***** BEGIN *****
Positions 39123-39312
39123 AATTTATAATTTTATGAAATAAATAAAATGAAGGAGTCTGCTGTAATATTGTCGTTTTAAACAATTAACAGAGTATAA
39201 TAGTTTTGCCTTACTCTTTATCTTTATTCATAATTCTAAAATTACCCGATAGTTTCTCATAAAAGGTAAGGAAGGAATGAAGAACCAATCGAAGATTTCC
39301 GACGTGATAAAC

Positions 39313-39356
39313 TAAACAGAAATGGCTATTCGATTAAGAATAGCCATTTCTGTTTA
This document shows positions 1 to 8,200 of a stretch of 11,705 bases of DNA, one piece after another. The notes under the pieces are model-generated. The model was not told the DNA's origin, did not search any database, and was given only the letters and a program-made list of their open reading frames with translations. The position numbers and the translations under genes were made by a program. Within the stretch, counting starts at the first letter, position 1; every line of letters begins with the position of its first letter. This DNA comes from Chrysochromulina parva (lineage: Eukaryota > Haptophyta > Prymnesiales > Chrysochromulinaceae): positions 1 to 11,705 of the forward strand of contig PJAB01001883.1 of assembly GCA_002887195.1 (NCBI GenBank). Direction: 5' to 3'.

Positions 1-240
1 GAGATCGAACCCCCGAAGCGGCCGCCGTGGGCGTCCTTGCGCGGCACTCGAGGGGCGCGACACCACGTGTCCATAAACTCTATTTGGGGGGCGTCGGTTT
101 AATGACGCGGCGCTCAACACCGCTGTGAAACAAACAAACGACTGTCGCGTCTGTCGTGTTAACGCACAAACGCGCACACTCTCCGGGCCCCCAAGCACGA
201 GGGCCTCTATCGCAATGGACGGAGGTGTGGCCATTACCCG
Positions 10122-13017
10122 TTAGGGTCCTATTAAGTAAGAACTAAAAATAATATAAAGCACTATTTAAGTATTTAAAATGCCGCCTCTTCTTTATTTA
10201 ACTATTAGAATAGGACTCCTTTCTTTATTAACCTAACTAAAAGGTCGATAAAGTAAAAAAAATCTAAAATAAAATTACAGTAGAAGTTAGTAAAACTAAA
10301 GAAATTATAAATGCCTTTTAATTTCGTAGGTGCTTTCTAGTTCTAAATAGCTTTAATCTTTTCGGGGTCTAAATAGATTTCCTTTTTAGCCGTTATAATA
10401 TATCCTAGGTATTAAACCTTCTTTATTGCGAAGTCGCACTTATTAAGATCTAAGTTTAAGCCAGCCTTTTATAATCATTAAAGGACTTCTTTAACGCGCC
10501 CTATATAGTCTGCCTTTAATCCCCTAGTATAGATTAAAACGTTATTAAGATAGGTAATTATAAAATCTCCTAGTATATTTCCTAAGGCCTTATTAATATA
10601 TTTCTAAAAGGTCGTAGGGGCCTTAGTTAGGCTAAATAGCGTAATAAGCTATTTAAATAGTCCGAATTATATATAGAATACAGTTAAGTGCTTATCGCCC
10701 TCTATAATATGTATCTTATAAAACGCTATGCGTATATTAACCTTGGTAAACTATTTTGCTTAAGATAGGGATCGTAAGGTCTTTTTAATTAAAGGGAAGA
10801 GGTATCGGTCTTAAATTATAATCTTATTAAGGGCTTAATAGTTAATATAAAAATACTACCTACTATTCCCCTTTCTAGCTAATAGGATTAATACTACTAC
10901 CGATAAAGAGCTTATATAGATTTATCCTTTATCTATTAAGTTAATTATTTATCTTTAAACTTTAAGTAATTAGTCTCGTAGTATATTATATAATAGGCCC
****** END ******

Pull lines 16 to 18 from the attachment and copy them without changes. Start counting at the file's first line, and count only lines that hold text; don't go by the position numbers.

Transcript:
10401 TATCCTAGGTATTAAACCTTCTTTATTGCGAAGTCGCACTTATTAAGATCTAAGTTTAAGCCAGCCTTTTATAATCATTAAAGGACTTCTTTAACGCGCC
10501 CTATATAGTCTGCCTTTAATCCCCTAGTATAGATTAAAACGTTATTAAGATAGGTAATTATAAAATCTCCTAGTATATTTCCTAAGGCCTTATTAATATA
10601 TTTCTAAAAGGTCGTAGGGGCCTTAGTTAGGCTAAATAGCGTAATAAGCTATTTAAATAGTCCGAATTATATATAGAATACAGTTAAGTGCTTATCGCCC